A resident of New Jersey is said to have taken this photo along Route 9 near a golf course when he snapped this photo, of the mythological creature of the Jersey Devil.
The Jersey Devil is a legendary creature or cryptid said to inhabit the Pine Barrens of Southern New Jersey, United States. The creature is often described as a flyingbiped with hooves, but there are many different variations. The common description is that of a kangaroo-like creature with the head of a goat, leathery bat-like wings,horns, small arms with clawed hands, cloven hooves and a forked tail. It has been reported to move quickly and often is described as emitting a “blood-curdling scream.
The Lenape tribes called the area “Popuessing” meaning “place of the dragon”. Swedish explorers later named it “Drake Kill” (“drake” being a word for dragon, and “kill” meaning channel or arm of the sea (river, stream, etc. in Dutch).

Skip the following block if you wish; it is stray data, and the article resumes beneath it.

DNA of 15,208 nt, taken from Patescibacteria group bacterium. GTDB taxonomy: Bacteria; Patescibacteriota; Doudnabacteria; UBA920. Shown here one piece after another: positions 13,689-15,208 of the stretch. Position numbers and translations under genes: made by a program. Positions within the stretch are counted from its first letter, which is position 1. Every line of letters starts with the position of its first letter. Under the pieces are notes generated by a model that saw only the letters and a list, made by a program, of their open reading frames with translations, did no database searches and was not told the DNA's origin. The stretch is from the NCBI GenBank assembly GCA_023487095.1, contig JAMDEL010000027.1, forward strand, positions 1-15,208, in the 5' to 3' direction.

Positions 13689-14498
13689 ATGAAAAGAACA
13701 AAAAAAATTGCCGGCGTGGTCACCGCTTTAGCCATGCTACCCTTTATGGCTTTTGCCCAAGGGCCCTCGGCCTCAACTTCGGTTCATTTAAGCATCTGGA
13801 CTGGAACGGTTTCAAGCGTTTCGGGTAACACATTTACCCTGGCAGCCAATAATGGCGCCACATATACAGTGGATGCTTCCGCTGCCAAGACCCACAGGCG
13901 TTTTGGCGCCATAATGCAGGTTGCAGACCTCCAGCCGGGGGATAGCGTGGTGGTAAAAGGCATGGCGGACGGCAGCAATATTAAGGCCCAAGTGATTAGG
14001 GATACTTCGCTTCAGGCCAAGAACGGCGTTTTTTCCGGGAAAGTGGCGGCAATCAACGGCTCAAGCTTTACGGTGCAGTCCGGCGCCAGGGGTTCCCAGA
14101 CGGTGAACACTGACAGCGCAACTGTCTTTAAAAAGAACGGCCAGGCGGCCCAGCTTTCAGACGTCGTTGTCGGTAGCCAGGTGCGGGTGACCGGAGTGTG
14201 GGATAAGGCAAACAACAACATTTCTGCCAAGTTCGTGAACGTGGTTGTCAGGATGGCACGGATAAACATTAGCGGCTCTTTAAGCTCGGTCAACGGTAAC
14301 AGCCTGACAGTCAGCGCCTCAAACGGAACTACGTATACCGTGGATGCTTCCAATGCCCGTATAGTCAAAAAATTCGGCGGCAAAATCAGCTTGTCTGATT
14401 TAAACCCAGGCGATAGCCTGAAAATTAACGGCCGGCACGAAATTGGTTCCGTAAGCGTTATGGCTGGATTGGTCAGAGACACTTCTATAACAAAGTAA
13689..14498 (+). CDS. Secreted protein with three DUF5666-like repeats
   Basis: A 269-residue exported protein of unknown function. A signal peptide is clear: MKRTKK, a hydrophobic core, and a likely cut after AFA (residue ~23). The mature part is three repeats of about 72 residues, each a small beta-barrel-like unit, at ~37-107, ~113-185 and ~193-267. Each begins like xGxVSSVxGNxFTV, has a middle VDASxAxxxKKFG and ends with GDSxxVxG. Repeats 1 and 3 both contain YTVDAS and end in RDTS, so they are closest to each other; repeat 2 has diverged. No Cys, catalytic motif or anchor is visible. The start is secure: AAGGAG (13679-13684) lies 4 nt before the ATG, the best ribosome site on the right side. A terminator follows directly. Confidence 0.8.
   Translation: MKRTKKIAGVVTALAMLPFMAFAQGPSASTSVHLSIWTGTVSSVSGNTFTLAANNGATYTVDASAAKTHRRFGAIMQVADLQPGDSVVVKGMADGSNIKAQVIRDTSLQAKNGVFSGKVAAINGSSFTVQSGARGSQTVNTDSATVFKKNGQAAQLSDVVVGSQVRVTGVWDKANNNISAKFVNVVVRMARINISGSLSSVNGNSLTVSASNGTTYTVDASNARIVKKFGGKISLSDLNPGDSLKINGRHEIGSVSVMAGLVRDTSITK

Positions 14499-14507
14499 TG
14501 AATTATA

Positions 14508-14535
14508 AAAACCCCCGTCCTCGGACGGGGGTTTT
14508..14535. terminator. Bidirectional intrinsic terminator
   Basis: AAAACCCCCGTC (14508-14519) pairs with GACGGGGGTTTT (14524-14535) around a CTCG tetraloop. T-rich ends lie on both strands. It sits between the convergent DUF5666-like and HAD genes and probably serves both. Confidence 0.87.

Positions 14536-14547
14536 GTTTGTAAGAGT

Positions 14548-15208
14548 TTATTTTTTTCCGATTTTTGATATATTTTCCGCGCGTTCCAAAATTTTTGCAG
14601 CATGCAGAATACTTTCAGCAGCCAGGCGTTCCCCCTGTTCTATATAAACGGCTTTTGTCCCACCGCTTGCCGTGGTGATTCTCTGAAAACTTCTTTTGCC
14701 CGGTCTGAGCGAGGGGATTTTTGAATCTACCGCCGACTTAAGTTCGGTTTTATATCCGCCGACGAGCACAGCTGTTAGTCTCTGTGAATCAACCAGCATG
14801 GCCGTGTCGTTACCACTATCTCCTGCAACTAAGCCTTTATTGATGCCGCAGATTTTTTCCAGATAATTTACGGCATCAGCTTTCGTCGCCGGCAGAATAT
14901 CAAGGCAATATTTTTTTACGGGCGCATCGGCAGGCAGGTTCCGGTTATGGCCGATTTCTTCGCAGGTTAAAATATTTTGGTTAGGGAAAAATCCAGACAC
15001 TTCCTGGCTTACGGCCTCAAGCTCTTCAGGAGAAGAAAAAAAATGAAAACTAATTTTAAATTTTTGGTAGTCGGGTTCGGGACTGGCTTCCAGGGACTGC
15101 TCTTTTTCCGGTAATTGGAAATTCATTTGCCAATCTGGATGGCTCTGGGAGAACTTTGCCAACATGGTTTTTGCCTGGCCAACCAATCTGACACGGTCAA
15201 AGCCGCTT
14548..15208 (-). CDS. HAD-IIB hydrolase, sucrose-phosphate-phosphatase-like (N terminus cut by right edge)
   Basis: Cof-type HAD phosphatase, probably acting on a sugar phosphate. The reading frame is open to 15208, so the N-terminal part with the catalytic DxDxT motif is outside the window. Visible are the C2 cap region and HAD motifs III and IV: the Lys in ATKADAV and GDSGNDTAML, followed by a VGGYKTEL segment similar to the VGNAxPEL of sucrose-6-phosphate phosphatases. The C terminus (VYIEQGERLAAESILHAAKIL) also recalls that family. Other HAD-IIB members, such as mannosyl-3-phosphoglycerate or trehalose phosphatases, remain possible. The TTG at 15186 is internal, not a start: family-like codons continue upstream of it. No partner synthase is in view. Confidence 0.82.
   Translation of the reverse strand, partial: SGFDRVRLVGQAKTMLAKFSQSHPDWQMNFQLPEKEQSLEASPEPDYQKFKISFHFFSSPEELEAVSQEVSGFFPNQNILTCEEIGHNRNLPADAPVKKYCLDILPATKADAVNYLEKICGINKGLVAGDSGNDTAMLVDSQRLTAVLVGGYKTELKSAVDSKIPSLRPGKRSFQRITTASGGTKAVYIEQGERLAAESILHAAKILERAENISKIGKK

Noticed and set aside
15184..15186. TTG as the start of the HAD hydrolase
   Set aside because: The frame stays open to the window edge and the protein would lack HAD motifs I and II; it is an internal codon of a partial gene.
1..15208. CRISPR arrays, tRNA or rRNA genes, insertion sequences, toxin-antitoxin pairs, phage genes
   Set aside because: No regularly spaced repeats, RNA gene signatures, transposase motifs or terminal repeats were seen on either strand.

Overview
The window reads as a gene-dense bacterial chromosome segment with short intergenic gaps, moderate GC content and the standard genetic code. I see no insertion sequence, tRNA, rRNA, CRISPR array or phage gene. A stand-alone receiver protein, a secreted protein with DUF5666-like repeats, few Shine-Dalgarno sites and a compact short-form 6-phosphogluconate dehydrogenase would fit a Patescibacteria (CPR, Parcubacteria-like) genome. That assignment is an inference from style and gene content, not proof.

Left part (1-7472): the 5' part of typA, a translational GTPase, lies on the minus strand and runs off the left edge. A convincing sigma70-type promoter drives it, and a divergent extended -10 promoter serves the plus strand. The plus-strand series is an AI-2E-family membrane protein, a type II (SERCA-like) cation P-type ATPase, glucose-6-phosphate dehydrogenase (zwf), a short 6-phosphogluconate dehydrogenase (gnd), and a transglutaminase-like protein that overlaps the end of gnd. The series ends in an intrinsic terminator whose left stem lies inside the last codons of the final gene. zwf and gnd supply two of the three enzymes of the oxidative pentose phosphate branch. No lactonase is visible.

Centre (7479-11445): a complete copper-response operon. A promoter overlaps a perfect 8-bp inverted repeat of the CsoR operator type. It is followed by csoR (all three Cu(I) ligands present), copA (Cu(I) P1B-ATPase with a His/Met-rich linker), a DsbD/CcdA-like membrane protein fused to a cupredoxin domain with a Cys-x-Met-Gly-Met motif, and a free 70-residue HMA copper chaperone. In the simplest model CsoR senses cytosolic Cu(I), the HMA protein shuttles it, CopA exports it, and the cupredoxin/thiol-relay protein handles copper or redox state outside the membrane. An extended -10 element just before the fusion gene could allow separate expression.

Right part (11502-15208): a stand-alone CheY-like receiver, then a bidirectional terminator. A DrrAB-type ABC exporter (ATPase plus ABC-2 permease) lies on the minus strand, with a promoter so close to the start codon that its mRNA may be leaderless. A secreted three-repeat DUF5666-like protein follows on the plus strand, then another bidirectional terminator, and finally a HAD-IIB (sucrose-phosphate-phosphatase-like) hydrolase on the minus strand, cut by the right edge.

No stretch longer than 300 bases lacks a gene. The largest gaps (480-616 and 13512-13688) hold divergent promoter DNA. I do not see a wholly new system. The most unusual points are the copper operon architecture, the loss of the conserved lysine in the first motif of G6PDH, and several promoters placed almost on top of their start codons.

A popular origin of the story is as follows: “It was said that Mother Leeds had 12 children and, after finding she was pregnant for the 13th time, stated that this one would be the Devil. In 1735, Mother Leeds was in labor on a stormy night. Gathered around her were her friends. Mother Leeds was supposedly a witch and the child’s father was the Devil himself. The child was born normal, but then changed form. It changed from a normal baby to a creature with hooves, a goat’s head, bat wings and a forked tail. It growled and screamed, then killed the midwife before flying up the chimney. It circled the villages and headed toward the pines. In 1740 a clergyman exorcised the demon for 100 years and it wasn’t seen again until 1890.”
“Mother Leeds” has been identified by some as Deborah Leeds, on grounds that Deborah Leeds’ husband, Japhet Leeds, named twelve children in the will he wrote in 1736, which is compatible with the legend. Deborah and Japhet Leeds also lived in the Leeds Point section of what is now Atlantic County, New Jersey, which is commonly the location of the Jersey Devil story.